Why is INR used only in patients taking warfarin and not other anticoagulants?
- Lab GuyLv 62 months agoFavourite answer
"Warfarin decreases blood clotting by blocking an enzyme called vitamin K epoxide reductase that reactivates vitamin K1. Without sufficient active vitamin K1, clotting factors II, VII, IX, and X have decreased clotting ability. The anticlotting protein C and protein S are also inhibited, but to a lesser degree."
"The prothrombin time is a measure of the integrity of the extrinsic and final common pathways of the coagulation cascade. This consists of tissue factor and factors VII, II (prothrombin), V, X, and fibrinogen"
The INR or PT is used to measure the effects of Warfarin vitamin K dependent coagulation factors and activity. The PT test system is optimized to measure activity along a linear curve and that is important when one wants to see gradual changes rather than non-linear abrupt changes as the Warfarin concentration changes. You want to see a gradual increase in PT with a similar gradual increase in Warfarin like if you double the concentration then you want to see a doubling in the PT time. It becomes difficult when it comes to dosing if there isn't a linear relationship that one can count on.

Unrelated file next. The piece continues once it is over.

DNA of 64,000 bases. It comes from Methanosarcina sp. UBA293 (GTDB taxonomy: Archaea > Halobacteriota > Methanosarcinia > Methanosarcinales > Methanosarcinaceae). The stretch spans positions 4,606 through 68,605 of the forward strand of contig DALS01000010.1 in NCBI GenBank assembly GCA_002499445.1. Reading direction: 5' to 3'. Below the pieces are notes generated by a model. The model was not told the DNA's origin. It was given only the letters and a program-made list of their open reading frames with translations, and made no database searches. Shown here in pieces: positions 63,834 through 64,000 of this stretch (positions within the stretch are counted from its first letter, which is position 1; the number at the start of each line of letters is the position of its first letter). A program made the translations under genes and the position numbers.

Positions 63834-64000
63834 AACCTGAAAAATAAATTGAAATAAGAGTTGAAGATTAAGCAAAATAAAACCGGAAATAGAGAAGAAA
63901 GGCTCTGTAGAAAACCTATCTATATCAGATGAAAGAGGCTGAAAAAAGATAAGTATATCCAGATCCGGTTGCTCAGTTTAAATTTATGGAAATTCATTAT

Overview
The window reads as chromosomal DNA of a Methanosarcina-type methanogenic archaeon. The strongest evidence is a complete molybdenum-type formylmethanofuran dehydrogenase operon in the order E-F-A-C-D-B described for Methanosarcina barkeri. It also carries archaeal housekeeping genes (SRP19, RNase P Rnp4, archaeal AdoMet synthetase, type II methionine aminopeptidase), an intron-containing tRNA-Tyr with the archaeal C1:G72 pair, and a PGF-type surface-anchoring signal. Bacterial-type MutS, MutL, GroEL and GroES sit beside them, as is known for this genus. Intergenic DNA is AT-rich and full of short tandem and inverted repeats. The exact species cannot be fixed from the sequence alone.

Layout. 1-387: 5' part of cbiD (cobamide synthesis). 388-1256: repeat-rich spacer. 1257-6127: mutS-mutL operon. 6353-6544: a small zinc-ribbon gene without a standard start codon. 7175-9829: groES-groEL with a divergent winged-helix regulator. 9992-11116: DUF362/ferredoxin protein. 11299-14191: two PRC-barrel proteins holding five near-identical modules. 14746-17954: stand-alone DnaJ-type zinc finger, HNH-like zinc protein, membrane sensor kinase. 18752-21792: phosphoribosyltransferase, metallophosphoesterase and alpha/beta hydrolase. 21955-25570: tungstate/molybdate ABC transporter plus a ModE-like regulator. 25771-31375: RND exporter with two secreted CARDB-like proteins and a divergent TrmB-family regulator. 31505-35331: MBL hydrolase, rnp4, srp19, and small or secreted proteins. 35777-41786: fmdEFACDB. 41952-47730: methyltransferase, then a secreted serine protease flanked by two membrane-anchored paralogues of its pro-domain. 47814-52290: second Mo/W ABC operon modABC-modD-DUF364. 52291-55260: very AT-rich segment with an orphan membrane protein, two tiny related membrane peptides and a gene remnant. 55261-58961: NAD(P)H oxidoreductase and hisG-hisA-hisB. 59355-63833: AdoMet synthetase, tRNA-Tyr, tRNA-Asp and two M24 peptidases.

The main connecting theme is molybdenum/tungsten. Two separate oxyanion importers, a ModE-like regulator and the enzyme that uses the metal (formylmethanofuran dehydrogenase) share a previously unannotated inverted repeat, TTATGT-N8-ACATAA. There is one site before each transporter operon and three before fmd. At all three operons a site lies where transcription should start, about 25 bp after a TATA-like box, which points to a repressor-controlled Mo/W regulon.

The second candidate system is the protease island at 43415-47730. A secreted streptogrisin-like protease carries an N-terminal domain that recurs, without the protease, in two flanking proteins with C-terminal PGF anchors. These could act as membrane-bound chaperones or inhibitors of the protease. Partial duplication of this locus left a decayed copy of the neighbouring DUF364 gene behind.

The PTT is optimized for heparin monitoring, more specifically the activated factor Xa concentration.
The PT INR is insensitive for monitoring heparin concentration. It is not intended for that.
There's newer anticoagulants where the PT and PTT are insufficient and insensitive for use in monitoring such anticoagulants.
There's acquired medical conditions where the PT and or PTT are inadequate in monitoring Warfarin and or heparin. In such cases other tests must be used.